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Applied Intermediate Macroeconomics by Hoover has some good information on this, see pg. 600. The word to look for is NAIRU, non-accelerating inflation rate of unemployment, but most call it the "natural rate of unemployment". Taking the equation 15.11 in the book as the base, the following relation can be shown between change in inflation rate and ...


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Typically one only thinks about inflation delta in the context of an inflation derivatives portfolio. Then it is the sensitivity to a 1bp change in the zero coupon inflation rate for each maturity. As others have mentioned, regular bonds are sensitive to inflation. However we typically describe that risk as a risk to nominal interest rates, rather than ...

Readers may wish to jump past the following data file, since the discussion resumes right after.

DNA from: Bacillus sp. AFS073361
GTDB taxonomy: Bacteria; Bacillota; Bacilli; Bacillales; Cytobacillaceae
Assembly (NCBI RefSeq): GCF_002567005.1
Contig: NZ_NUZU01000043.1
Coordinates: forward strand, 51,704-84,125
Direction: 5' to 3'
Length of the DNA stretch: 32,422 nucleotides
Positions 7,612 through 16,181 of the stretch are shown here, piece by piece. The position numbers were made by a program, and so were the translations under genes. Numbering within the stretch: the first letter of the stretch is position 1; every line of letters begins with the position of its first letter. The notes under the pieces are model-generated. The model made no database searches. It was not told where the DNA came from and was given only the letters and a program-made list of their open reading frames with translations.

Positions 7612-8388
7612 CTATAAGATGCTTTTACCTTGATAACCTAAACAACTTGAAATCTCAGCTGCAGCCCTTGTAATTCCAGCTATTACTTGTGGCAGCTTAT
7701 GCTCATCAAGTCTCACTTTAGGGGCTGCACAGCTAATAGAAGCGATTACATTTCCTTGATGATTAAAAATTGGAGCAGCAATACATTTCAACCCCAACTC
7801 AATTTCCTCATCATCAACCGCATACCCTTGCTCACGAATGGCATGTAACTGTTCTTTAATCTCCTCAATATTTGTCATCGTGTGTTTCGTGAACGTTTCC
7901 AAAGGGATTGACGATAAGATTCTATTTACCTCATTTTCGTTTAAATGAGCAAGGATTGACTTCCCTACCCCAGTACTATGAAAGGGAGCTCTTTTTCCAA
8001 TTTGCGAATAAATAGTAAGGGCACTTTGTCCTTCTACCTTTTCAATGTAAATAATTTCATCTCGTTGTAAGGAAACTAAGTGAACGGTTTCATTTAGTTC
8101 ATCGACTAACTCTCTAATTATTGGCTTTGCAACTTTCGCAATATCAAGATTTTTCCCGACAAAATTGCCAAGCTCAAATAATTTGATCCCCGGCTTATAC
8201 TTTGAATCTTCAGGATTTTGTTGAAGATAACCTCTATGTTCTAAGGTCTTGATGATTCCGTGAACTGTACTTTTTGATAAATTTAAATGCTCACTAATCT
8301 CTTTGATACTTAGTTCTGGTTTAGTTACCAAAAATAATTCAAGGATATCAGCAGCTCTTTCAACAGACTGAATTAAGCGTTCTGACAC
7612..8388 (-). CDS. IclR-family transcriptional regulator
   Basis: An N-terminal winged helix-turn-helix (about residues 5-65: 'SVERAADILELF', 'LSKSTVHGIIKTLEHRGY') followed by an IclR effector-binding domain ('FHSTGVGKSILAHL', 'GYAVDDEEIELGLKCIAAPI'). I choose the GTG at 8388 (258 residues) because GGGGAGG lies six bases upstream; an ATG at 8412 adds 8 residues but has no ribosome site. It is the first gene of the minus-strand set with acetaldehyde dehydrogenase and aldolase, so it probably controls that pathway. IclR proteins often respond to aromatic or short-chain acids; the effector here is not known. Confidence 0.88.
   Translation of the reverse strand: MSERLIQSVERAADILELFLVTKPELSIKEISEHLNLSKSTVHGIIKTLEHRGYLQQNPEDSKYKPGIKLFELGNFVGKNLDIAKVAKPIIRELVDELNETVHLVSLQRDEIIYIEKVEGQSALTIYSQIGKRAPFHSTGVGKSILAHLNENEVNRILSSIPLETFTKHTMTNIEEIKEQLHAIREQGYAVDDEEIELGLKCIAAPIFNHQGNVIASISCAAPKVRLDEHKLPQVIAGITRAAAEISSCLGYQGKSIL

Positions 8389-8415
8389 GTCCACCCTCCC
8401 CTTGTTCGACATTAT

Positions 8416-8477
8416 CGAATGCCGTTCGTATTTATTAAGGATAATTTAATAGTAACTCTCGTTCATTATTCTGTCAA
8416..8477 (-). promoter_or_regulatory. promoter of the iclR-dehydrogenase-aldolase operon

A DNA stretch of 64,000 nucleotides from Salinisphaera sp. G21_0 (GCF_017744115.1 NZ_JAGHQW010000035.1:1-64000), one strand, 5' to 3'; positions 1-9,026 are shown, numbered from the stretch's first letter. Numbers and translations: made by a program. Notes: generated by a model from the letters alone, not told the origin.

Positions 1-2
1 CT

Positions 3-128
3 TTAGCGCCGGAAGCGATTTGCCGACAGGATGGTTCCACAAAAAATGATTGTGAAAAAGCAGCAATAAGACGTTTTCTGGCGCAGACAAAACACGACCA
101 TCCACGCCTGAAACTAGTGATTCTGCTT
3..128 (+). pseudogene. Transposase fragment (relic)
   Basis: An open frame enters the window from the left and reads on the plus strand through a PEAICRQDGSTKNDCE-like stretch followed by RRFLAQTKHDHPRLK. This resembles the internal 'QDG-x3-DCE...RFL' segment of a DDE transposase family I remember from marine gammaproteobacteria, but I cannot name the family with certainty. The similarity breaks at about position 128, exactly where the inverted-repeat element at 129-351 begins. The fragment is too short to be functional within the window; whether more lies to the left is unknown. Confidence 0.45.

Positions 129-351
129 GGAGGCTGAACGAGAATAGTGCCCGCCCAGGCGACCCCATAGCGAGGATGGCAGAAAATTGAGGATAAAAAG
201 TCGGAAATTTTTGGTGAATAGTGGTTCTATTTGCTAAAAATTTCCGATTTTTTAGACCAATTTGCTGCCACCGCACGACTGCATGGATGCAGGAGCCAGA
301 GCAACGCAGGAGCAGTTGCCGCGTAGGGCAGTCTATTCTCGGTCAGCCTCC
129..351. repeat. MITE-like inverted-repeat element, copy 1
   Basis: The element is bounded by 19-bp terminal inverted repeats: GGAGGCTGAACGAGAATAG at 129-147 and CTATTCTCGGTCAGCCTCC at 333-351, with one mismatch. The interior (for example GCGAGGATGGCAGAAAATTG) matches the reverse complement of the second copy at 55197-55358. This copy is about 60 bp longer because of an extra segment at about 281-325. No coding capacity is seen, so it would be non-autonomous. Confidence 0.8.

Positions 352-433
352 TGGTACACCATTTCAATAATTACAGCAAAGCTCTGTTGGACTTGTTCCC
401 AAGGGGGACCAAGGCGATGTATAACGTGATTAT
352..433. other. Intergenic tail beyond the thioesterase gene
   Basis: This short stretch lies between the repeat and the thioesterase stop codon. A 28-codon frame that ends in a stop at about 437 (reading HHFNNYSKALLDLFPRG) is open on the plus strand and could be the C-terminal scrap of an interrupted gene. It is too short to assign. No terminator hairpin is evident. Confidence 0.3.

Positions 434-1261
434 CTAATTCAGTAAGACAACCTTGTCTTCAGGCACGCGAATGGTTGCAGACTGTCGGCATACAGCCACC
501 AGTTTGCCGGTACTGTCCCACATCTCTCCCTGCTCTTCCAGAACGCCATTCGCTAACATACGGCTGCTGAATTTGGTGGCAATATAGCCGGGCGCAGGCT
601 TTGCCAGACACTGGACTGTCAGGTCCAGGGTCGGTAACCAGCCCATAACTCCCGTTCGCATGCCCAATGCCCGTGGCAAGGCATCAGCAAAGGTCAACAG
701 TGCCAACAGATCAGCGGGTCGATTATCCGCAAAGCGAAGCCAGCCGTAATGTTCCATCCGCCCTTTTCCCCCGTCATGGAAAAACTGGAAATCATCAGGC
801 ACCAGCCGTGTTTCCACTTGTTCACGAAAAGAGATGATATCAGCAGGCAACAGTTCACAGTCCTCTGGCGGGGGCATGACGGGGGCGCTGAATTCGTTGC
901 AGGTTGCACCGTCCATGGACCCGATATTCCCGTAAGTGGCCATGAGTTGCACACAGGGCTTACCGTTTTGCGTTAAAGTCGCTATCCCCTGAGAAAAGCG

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I'm ot sure if it's the answer you're looking for but one commonly used method in practice is to simply take a long term average of the unemployment rate. The long term in this context means a period which covers exactly a full business cycle (either peak to peak or trough to trough). FYI. US business cycle dates can be found here (http://www.nber.org/...


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Inflation delta is typically used in the field of fixed income and is defined as sensitivity of the the present value of cash flows to the changes in the inflation curve. In business it is used to measure the inflation risk in the portfolio relative to the liabilities.



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